Chase Manhattan Corp. is fighting a public battle to sell a hotly contested $2 billion syndicated loan for Sprint Spectrum, a high-profile telecommunications company.

The loan, which Chase wrestled away from the trio of Toronto Dominion, Citicorp, and J.P. Morgan & Co., has met with some resistance in the marketplace, despite the market's hunger for leveraged deals.

This emotionally charged credit, which was launched last Tuesday, has created something of a rift in the syndicated lending community. The three banks that lost the deal are unwilling to participate in the Chase-led loan, according to Sprint Spectrum officials. Their decision is now believed to be chilling other bankers' interest in the deal.

Typically, loans for companies like Sprint Spectrum - which will undoubtedly require many major financings - are quickly snapped up by banks. But this one is generating more conversations than commitments.

Sprint Spectrum is a new joint venture of Sprint Corp., Cox Communications, Comcast Cable, and Telecommunications Inc. That pedigree puts the BB-rated company in a strong bargaining position with syndicated lenders. Indeed, the parent companies, concerned about the deal's cool reception, are telephoning bankers this week to solicit their participation.

Sprint Spectrum will require approximately $9 billion in financing by 1998 as it creates a network that will offer personal communication services, the next generation of cellular technology.

The bank loan, brought to the market at the same time as $650 million in high-yield bonds, is an important first step in the company's financing plans.

But the way Chase eventually wound up winning the deal has left some bankers questioning the management of the new company.

After serving as unpaid lending advisers to Sprint Spectrum for more than a year, Toronto Dominion, Citicorp, and J.P. Morgan were widely expected to win the lead roles on the company's first syndicated credit.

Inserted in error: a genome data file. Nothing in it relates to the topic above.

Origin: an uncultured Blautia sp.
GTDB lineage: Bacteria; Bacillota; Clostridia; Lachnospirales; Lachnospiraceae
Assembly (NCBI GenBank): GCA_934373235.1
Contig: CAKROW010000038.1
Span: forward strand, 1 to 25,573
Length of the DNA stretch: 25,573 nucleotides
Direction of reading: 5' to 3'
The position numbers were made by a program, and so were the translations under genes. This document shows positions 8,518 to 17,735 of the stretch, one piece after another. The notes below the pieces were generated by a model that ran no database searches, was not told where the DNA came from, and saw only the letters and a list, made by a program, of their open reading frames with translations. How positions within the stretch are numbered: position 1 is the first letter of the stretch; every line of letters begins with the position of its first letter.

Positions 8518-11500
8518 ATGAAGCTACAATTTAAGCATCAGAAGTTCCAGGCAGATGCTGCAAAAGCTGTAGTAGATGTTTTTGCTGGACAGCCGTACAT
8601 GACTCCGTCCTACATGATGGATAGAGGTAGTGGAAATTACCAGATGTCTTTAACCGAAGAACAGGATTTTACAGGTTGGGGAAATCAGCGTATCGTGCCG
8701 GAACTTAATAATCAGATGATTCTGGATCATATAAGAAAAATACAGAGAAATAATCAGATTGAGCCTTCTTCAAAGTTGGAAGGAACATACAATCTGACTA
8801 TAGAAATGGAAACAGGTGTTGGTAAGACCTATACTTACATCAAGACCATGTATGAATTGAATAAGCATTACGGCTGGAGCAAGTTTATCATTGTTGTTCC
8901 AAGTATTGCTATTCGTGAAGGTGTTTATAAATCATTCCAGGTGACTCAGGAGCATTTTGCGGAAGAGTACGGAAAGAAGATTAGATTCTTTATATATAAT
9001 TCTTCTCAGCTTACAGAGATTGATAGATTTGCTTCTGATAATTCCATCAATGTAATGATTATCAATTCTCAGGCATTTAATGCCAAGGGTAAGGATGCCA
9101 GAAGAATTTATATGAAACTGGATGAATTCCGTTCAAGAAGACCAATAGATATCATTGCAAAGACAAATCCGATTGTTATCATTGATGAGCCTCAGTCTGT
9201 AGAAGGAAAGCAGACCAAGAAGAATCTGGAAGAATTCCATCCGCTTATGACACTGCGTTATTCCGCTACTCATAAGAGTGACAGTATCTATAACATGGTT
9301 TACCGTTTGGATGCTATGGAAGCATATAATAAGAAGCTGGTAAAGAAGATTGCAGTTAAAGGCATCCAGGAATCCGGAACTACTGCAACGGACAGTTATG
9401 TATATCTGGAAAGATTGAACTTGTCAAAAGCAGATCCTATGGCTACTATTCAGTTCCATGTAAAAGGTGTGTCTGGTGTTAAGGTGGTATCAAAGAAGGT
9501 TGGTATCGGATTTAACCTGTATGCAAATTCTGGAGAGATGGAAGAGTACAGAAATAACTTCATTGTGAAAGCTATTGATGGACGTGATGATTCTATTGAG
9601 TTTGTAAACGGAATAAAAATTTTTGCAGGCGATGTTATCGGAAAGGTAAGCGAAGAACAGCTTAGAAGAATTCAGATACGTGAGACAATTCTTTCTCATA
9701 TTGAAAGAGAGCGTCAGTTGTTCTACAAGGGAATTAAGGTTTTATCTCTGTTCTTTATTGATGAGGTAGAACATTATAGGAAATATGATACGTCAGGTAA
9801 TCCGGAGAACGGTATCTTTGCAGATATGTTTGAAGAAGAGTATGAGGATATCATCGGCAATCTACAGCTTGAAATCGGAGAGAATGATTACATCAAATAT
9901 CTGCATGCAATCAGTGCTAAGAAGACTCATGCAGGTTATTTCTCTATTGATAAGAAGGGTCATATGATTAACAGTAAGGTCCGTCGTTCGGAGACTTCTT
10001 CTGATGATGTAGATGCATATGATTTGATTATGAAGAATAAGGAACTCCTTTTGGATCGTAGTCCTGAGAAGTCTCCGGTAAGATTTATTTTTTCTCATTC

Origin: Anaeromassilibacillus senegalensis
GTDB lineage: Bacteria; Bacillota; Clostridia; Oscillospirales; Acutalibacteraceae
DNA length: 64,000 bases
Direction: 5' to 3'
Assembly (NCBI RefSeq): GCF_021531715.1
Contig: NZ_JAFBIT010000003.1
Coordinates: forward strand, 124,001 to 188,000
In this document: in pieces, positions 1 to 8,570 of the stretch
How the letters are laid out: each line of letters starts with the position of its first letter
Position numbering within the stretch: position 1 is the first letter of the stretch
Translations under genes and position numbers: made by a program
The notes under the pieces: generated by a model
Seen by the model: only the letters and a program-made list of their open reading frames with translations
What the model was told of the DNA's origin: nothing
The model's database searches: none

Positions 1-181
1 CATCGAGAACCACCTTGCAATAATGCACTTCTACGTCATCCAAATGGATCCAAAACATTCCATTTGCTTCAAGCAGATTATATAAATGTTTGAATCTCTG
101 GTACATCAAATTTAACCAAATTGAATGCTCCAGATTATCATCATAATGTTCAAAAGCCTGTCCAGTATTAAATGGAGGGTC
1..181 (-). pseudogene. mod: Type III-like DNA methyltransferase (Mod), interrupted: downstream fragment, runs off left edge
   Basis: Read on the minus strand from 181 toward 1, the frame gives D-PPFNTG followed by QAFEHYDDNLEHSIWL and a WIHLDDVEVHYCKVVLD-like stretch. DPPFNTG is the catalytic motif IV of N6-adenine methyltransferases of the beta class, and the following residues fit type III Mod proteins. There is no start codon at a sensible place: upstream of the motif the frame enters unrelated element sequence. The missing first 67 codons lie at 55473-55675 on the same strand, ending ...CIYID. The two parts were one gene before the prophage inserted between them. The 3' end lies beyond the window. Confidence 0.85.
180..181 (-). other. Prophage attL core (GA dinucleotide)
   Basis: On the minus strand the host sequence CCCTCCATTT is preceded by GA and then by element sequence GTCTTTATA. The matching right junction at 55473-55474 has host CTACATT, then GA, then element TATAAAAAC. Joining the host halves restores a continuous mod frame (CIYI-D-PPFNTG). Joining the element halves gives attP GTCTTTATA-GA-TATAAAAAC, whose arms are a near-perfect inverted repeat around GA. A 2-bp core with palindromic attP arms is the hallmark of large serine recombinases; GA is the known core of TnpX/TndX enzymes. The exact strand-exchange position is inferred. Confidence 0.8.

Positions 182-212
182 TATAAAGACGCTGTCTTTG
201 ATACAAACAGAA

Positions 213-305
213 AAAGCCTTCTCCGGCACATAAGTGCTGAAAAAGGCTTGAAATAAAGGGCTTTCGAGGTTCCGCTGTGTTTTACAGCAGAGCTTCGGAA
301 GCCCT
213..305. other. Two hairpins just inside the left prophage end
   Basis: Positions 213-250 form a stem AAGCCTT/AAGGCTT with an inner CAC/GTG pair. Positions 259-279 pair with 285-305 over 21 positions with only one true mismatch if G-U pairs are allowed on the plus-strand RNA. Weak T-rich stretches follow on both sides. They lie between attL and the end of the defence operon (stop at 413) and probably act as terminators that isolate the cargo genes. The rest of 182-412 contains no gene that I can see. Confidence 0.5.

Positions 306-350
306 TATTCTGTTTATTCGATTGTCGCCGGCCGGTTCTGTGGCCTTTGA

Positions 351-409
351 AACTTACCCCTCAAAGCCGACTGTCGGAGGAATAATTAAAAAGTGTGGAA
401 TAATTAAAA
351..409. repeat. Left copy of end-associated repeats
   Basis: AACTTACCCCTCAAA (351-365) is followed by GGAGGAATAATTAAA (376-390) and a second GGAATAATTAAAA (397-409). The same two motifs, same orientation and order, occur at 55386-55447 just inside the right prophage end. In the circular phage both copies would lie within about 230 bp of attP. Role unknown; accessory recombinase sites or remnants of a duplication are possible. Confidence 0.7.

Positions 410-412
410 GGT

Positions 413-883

Sprint Spectrum named the three banks as its lead lenders at a meeting in May at the Waldorf Astoria in New York.

"We did announce that (the three banks would lead the loan), but I would say that there were a number of developments that took place after that meeting that caused us to think that the Chase credit facility was more in line with the company's interests," said Robert E. Sleet, a vice president and treasurer at Sprint Spectrum, Kansas City, Mo.

Indeed, there were signs of trouble this spring when Sprint Spectrum brought in the Bank of New York Corp. and Barclays Bank, a unit of Barclays de Zoette Wedde, to work on the deal.

Mr. Sleet would not say what ultimately led the company to opt for Chase's deal.

The most obvious difference between the two deals is the larger size of the Chase loan: $2 billion, instead of $1.5 billion.

Chase fully underwrote its loan, as compared to the original, which was underwritten on a "best efforts" basis. As a result, Chase would be stuck with whatever portion of the syndicate it can't sell.

The Chase loan also includes an institutional investor portion, a $300 million, 9.5 year piece.

Some observers said that the institutional piece, which was not a part of Chase's original arrangement, demonstrates that both Chase and Sprint Spectrum are concerned over the lack of interest among banks in the deal.

Bankers supporting both the original and the current credit said that the market will ultimately be the arbiter of the deal.

Opponents said that the current structure, which gives the borrower greater flexibility, is prohibitive for some banks. Specifically, Sprint Spectrum is not required to reach strenuous performance hurdles to access the funds, some bankers said.

But supporters said that bankers would have a hard time staying out of a media deal for a client that - important in its own right - also has ties to high-profile telecommunications companies.

As far as the Sprint Spectrum's partners are concerned, the Chase loan doesn't appear to have caused irreparable harm.

"We understand the reasons some banks are not participating," said an executive at one of the partners. He said the partners would would prefer the banks to recognize that the borrower simply chose what it believes is the best deal.

Thus far, Chase has lined up a total of $750 million in commitments, including the $300 million from institutional investors.

Bank of New York Corp. is the only bank associated with the original deal that is participating in the current loan, committing $100 million as a managing agent.

Other banks participating in the deal include: Hypo Bank, which committed $125 million; Mitsubishi Trust, at $100 million; and Societe Generale, at $100 million.

Other potential managing agents have until Aug. 14 to commit to the deal.

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